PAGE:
Arch Pain

From time to time those of you (especially those who are quite active, have begun a fitness campaign or spend long periods of time on their feet) may have experienced arch pain in one or both of your feet. In this blog we will look at the biomechanical cause and factors of this type of pain, and the ways in which it can be treated and prevented.

Firstly, let’s look at the biomechanical factors and most common causes of arch pain. The most common cause of arch pain is a “tendonitis” (i.e. inflammation of a tendon) of one or both of the main tendons of leg muscles that join onto foot bones around the arch and function to resist that arch from flattening. If an individual has a flat foot or “pronated” foot type, then that means they have an arch that is flattening while they are walking or exercising. Therefore, if the arch is flattening during activity, the tendons of these muscles have to work overtime to try to hold up the arch and fight this excessive flattening. If they are overworked, then they will become irritated, which in turn causes “tendonitis”. In some cases these muscles can become irritated on their attachment onto the shin bones (but this will be addressed in the shin pain blog), however in other cases they will become irritated on or close to their insertion on the bones of the foot. Other causes of arch pain are irritation of the bones themselves that form the arch of the foot (the most infamous being the Navicular- well known in AFL circles) which can lead to stress fractures; and irritation of the Plantar Aponeurosis, a structure that runs along the arch of the foot (most commonly a cause of heel pain, however can be painful further along in the arch) which can lead to a condition known as Plantar Fasciitis (Fa-shee-eye-tis). The latter is mentioned in blogs about heel pain.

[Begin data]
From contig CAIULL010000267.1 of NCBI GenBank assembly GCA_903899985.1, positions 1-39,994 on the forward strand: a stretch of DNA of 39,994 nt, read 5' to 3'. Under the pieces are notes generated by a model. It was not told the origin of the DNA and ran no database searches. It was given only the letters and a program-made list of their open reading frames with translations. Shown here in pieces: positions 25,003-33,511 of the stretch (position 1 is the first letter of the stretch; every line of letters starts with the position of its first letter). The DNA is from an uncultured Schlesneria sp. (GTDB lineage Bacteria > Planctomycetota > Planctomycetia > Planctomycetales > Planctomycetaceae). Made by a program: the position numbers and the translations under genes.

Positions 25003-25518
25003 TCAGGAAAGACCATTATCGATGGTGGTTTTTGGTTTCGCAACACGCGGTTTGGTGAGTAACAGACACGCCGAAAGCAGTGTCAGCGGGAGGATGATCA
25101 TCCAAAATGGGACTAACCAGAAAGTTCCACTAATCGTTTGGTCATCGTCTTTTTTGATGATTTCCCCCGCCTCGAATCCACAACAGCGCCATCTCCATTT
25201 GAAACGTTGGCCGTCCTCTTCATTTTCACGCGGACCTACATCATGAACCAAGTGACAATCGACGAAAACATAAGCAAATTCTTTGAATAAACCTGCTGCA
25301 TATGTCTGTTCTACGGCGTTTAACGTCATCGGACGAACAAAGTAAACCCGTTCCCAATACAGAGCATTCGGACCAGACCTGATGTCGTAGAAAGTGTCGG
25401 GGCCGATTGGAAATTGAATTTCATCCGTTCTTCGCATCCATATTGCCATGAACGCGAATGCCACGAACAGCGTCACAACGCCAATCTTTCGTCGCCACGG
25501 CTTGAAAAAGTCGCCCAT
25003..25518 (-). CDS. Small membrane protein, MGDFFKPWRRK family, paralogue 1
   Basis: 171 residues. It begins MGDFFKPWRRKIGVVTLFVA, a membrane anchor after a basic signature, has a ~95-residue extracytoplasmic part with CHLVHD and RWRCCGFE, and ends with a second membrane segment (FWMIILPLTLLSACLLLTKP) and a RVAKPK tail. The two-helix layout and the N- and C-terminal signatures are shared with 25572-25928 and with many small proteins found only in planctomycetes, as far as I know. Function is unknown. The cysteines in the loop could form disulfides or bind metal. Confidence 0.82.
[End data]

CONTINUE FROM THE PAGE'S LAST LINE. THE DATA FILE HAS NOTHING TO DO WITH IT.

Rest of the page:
So, with all that in mind, how do we fix it? Well, the answer is one some of you may have guessed. Orthotics! These devices are fundamental in the treatment of most biomechanical issues because they treat the cause of the pain- “faulty biomechanics”. You can treat the symptoms with things like stretching, massage, ice/heat, ultrasound, etc. (all of which are brilliant in pain relief) but without treating the fundamental cause of your pain, you are prone to these symptoms reoccurring down the track. The way orthoses work is that they hold up your arch in a “neutral” position (i.e. the ideal position for your arch that isn’t considered “flat”), stop it from flattening and therefore prevent the tendons mentioned from being overworked.  This in turn, leads to pain free movement and most importantly, a happier you! Also, don’t be scared if you have had orthotics in the past and they haven’t worked or you have found them uncomfortable. At Foot Solutions, we have many types of orthotics and will find the right one for you!

 Note: tendonitis is mentioned in quotation marks because research has found that inflammation of a tendon isn’t technically what occurs- however, for simplicity in this blog I have used the common term of tendonitis, rather than tendinosis or tendinopathy.

Written by Ben Toniolo

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Derrick Wong